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Uproar over Kane's antics is a little much

Once I read the Deadspin coverage of Patrick Kane's recent partying extravaganza in Madison, Wis. last week, I knew what was coming.

This morning on the way to work, an entire sports-talk segment was devoted to the Blackhawks forward and how he needs to grow up. Columnists have taken to Chicago's papers to ripping Kane for his immaturity; the Tribune's Steve Rosenbloom says he thinks Kane will be traded. Elsewhere in the paper, even beat reporters are weighing in with their holier-than-thou thoughts on the matter.

If Kane made anti-Semetic remarks and choked a young woman during his drinking binge, as has been alleged, that a problem. But if the notorious party-boy went and made a complete fool of himself, and did so publicly, it's not the end of the world. I'm sure the Blackhawks would prefer he'd not draw national sports-gossip attention with his drunken escapades, but the righteous indignation from the press corps right now on the matter is a little much.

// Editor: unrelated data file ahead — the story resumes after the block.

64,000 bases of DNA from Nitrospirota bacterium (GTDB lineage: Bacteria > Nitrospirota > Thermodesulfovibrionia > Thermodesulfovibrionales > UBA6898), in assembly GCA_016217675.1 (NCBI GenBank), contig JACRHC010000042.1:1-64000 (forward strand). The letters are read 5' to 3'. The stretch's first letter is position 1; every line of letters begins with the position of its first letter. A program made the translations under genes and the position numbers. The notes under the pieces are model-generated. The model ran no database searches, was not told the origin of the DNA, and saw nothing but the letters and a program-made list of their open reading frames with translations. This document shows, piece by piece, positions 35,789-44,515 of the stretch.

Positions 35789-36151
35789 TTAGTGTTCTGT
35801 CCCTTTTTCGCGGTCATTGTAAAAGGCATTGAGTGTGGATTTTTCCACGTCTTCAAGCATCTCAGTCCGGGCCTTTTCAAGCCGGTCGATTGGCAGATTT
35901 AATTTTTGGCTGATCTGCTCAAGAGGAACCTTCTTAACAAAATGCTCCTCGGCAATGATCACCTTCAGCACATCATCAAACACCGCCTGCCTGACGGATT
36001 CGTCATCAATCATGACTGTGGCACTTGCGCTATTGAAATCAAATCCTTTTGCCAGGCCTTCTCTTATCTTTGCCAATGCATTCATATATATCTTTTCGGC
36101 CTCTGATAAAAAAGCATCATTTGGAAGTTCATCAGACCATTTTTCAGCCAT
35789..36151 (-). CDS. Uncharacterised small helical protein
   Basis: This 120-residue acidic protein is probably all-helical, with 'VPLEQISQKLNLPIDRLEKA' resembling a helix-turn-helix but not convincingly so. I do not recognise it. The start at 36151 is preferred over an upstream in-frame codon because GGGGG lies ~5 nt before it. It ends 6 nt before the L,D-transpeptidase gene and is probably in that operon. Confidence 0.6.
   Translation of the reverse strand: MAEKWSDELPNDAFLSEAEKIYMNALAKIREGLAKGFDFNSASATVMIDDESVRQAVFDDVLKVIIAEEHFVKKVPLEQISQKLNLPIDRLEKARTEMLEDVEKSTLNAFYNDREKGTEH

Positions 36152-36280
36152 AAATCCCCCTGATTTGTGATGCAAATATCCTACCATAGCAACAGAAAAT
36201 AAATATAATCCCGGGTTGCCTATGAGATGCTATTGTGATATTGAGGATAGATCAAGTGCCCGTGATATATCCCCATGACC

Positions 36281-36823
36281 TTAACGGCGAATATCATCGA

Kane is coming off a disappointing season, which makes it easy to pile on. But this isn't a Red-Sox-fried-chicken-and-beer type of incident; Kane's season was over before he went a-partyin'. I'm not naive enough to think he never enjoyed a beverage or 10 during the season, but there's no proof that any of his many goalless nights were attributable to him having had a few too many the night before.

I'm not condoning anything. I'm certainly not cool with him assaulting anyone or making ignorant remarks, and I'm also turned off by him wearing a shirt that said "Kaner" and had his own picture on it. If Kane's boozing is more out of control than he says, and he needs help, by all means see to it that he gets it. Otherwise the media should back off a little bit. Kane may not act like it all of the time, but he's a big boy. He doesn't need lectures from talk-show hosts or columnists on how to conduct himself. Personally, I'll continue to worry much more about what he does on the ice than off of it.


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